I never met her in person, but I consider Susan Perry a friend, and I mourn her death today. Like me, she was a mom, a grandmother, a teacher, a writer. Unlike me (an adoptive parent), she was an adopted person, denied her original birth certificate and her medical history. Had she had access to her medical history, perhaps we would not be grieving today. That, to me, is a sobering reality.
She wrote a wonderful blog, Nanadays.blogpost,com. She wrote about her beloved family, two children and 6 grandchildren. She wrote about finding her two sisters just last September. She wrote about the basic human right all people should have to their own birth certificates. She testified about the adoptee birthright bill in New Jersey, writing about it in her blog: “Every adopted child is worthy of truth and respect, and, as an adult, should certainly be entitled to equal treatment under the law.” She was a vital voice with Lost Daughters, who called her “our friend, our colleague, and, most importantly of all, our sister.” She was involved with the New Jersey Coalition for Adoption Reform and Education (NJCARE), and with the Adoptee Rights Coalition. So many people will miss her.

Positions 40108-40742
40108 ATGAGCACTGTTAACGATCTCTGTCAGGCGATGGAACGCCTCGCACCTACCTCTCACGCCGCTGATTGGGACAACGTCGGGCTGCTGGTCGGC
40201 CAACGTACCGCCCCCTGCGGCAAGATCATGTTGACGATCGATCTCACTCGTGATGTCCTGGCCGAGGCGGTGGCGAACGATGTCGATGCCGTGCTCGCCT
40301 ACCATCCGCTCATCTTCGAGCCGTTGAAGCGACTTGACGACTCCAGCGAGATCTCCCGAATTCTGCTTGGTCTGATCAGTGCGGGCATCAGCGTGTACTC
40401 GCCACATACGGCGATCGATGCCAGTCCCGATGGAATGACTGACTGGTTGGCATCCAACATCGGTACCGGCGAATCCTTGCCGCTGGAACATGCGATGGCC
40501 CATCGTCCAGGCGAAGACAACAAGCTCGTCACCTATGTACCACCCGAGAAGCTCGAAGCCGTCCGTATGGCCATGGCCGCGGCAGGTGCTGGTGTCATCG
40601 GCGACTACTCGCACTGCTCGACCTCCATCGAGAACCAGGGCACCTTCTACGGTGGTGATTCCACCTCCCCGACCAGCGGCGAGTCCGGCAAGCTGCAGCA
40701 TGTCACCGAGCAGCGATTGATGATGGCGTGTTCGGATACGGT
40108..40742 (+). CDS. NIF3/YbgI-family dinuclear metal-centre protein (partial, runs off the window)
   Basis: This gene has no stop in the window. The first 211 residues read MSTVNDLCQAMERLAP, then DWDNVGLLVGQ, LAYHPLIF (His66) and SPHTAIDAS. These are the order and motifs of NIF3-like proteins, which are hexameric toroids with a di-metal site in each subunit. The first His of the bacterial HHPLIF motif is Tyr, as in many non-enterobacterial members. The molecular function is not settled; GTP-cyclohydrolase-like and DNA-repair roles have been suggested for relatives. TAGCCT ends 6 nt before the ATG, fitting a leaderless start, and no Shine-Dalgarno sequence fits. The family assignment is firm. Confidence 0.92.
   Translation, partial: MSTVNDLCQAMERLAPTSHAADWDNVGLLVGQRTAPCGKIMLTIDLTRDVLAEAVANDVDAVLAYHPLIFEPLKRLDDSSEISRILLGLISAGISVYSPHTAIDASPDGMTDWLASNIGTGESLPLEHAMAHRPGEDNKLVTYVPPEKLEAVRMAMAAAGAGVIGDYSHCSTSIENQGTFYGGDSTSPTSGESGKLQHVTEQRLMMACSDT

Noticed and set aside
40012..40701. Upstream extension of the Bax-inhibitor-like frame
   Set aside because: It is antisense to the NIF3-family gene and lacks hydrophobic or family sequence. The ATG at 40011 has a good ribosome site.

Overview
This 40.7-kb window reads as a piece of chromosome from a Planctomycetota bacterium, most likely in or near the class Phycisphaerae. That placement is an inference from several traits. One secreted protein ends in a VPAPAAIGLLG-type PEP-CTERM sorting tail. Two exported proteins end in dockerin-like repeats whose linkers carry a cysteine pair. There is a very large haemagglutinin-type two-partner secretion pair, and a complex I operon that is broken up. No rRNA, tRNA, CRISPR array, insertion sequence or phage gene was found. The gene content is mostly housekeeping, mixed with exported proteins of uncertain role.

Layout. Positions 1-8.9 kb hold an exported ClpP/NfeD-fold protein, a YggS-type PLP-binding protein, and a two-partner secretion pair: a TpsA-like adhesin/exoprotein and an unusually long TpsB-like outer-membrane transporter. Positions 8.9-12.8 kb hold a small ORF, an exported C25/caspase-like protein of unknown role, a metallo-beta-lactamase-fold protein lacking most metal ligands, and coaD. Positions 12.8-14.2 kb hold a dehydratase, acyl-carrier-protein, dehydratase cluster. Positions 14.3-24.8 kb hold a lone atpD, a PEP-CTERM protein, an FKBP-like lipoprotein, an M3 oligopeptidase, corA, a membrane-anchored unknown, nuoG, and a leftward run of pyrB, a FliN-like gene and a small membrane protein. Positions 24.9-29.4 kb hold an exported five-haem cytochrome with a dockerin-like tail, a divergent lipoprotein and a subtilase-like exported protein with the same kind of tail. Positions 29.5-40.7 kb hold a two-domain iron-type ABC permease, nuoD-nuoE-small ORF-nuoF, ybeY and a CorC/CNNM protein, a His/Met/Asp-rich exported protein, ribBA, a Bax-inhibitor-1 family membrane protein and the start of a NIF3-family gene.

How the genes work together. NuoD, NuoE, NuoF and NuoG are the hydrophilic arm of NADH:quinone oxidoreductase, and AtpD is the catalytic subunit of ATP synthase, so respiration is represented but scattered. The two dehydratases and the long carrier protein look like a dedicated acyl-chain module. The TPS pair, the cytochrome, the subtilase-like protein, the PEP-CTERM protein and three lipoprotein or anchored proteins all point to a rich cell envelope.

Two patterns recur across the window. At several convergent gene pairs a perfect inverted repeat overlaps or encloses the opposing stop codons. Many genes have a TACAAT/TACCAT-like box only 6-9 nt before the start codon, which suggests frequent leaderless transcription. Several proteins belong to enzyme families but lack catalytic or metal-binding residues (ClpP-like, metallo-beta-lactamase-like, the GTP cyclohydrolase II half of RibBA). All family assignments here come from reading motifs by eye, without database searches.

In recent weeks, Susan’s daughter wrote on her blog, expressing eloquently the vibrancy and depth with which her mother lived her life. I wrote about Susan last October, in my post Information and Access: An American Civil Right Denied. I send my condolences to Susan’s family. She will be missed, and many of us will carry on her legacy to provide basic civil rights to adopted people.